Booderee National Park

Important COVID-19 update

Booderee National Park has a number of COVID-19 safety measures in place to protect visitors, staff and the local community.

For further information on Booderee National Park’s COVID-19 safety measures please refer to the COVID-19 safety webpage and check the entry requirements before visiting Booderee National Park.

Pacific black duck Pacific black duck. Credit: 0ystercatcher

This is the most commonly seen duck on Booderee’s lakes and is very easy to identify. Just look for the dazzling, metallic teal-coloured patch on its secondary flight feathers. It is mostly mid-brown in colour, with a distinctive dark brown line through the eye as well as its shiny teal ‘mirror’.


Visit lakes such as Windemere and McKenzie to see these ducks swimming about, feeding on insects, seeds and other vegetation above or below the water surface. You may also see them grazing in flocks near the water’s edge.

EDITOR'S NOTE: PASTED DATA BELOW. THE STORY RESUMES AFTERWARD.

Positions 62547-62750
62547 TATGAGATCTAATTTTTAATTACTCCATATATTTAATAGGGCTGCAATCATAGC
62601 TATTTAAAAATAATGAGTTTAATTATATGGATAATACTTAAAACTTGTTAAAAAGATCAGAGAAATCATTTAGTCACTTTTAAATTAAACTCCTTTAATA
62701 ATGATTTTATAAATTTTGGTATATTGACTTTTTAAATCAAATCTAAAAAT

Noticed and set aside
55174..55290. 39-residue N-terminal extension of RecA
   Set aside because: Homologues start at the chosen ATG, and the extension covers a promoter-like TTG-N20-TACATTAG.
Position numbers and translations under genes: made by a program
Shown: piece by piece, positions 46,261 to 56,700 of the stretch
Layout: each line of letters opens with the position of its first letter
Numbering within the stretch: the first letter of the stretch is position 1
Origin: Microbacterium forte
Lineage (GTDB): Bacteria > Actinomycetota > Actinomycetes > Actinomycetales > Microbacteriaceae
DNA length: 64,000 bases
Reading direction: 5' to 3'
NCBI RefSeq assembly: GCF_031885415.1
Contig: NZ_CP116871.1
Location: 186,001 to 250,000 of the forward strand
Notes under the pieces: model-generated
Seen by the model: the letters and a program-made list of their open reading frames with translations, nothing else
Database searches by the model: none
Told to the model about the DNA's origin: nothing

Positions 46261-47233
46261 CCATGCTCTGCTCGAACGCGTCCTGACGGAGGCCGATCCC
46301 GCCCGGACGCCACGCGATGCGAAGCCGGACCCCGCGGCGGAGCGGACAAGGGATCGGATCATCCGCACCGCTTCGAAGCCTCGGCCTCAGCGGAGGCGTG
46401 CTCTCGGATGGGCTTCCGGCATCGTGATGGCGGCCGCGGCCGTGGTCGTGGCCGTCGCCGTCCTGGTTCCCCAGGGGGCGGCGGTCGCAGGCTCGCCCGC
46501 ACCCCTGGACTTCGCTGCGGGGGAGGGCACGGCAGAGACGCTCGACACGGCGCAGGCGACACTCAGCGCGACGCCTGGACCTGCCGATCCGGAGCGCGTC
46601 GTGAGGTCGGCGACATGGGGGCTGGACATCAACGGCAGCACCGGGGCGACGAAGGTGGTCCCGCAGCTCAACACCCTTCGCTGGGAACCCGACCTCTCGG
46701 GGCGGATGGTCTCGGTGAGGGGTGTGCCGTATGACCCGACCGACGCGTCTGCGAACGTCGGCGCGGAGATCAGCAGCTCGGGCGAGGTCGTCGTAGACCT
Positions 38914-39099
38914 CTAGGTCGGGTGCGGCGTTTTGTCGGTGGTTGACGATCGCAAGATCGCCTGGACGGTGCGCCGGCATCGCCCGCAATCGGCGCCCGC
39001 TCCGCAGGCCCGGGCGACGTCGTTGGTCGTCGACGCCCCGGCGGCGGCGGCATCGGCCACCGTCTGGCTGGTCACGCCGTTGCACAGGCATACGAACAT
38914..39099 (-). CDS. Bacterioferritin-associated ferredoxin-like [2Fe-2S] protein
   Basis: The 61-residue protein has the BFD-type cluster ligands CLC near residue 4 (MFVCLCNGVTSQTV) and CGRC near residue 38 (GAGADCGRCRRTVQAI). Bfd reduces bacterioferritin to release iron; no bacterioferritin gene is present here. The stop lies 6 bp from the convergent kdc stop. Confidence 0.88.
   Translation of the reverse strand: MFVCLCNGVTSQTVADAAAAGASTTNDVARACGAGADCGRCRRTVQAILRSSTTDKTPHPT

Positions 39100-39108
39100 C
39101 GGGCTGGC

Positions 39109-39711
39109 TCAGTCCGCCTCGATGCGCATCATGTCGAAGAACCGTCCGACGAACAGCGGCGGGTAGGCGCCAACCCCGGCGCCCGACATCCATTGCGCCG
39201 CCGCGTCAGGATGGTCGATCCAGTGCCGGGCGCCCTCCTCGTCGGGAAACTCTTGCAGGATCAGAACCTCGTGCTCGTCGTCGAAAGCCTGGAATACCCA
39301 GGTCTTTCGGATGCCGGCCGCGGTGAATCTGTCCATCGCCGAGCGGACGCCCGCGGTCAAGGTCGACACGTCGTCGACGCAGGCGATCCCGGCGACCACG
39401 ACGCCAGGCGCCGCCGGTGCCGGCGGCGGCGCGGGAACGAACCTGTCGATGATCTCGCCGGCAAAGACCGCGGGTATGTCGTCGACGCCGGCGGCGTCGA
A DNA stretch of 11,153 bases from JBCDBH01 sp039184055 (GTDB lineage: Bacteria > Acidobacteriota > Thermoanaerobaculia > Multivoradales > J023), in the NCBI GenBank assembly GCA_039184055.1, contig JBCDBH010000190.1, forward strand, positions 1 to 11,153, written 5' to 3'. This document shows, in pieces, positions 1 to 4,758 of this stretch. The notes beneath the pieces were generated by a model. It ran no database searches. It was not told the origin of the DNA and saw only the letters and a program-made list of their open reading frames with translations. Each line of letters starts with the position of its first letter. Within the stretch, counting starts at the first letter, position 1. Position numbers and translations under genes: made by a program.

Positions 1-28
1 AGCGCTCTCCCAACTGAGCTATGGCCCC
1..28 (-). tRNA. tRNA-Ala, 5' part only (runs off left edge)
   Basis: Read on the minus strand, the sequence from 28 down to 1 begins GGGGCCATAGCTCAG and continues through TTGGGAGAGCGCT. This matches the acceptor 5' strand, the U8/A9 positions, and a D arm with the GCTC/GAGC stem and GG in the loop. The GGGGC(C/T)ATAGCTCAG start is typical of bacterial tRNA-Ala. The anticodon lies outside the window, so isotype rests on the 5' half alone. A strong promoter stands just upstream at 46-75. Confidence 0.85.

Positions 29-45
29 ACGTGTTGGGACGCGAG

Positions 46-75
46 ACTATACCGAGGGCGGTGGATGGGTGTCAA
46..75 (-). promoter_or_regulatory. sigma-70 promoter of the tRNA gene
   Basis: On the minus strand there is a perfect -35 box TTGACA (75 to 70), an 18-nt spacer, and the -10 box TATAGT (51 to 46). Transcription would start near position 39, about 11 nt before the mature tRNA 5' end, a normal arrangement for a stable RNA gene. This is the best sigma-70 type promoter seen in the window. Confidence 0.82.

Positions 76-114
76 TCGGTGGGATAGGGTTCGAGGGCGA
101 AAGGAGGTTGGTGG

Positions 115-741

This duck is mainly vegetarian, feeding on seeds of aquatic plants, supplemented by small crustaceans, molluscs and aquatic insects. Food is obtained by ‘dabbling’. Look for the bird plunging its head and neck underwater and upending, raising its rear end vertically out of the water.

Occasionally you’ll see it searching for food in damp grassy areas.


The black ducks nest in down-lined tree hollows, grassy cups or reed beds.


The female makes a loud quack quack quack sound while the male has a varied range of calls ranging from a soft hiss to a long quack.